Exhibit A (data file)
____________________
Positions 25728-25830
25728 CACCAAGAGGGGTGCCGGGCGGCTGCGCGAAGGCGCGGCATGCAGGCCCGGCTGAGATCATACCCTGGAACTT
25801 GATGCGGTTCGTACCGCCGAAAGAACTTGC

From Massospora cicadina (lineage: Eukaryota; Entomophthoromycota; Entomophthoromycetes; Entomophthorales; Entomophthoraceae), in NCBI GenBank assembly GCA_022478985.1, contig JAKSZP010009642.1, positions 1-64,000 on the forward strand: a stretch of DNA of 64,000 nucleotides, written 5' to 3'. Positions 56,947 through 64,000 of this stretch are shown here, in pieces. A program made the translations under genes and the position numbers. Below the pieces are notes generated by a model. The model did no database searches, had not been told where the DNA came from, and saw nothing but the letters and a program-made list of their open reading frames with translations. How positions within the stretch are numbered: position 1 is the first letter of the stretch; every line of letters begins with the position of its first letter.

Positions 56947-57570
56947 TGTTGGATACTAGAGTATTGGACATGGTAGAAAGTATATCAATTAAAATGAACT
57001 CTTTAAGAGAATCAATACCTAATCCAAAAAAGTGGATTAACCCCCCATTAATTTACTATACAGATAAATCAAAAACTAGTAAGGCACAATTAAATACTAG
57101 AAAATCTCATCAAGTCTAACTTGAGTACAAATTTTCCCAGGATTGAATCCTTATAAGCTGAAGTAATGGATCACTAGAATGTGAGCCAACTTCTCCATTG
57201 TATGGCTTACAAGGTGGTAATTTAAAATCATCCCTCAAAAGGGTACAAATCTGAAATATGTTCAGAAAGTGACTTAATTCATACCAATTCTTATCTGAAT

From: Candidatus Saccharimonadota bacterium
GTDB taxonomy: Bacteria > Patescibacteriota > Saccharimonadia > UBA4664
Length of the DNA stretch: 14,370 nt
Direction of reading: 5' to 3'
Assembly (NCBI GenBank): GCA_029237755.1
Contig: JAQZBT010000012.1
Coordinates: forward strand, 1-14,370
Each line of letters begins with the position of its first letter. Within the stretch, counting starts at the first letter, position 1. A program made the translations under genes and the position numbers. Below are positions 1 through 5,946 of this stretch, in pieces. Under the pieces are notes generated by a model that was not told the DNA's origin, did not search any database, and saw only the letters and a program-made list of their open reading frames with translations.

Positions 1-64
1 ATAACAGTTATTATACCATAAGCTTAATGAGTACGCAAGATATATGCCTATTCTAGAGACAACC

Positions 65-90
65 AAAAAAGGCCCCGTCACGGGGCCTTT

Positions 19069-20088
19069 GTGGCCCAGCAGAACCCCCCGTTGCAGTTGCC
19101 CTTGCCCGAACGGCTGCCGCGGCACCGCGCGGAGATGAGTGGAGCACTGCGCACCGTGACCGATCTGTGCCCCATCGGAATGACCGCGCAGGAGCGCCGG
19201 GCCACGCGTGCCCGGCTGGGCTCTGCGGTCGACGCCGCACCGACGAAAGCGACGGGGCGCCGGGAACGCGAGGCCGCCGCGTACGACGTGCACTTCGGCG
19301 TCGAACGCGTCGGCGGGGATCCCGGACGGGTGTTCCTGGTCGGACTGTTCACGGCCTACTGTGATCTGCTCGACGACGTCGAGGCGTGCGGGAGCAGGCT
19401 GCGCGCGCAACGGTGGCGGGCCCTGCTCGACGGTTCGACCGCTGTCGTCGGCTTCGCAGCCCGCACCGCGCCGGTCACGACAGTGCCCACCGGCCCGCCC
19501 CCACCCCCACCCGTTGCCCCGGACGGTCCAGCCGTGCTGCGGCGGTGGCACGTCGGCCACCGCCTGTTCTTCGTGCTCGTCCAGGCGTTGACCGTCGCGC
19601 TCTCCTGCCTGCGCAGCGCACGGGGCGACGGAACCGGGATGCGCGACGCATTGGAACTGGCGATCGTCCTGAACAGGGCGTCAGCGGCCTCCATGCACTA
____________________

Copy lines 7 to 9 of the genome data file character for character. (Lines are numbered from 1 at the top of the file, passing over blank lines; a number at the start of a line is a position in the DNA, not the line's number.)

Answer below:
57001 CTTTAAGAGAATCAATACCTAATCCAAAAAAGTGGATTAACCCCCCATTAATTTACTATACAGATAAATCAAAAACTAGTAAGGCACAATTAAATACTAG
57101 AAAATCTCATCAAGTCTAACTTGAGTACAAATTTTCCCAGGATTGAATCCTTATAAGCTGAAGTAATGGATCACTAGAATGTGAGCCAACTTCTCCATTG
57201 TATGGCTTACAAGGTGGTAATTTAAAATCATCCCTCAAAAGGGTACAAATCTGAAATATGTTCAGAAAGTGACTTAATTCATACCAATTCTTATCTGAAT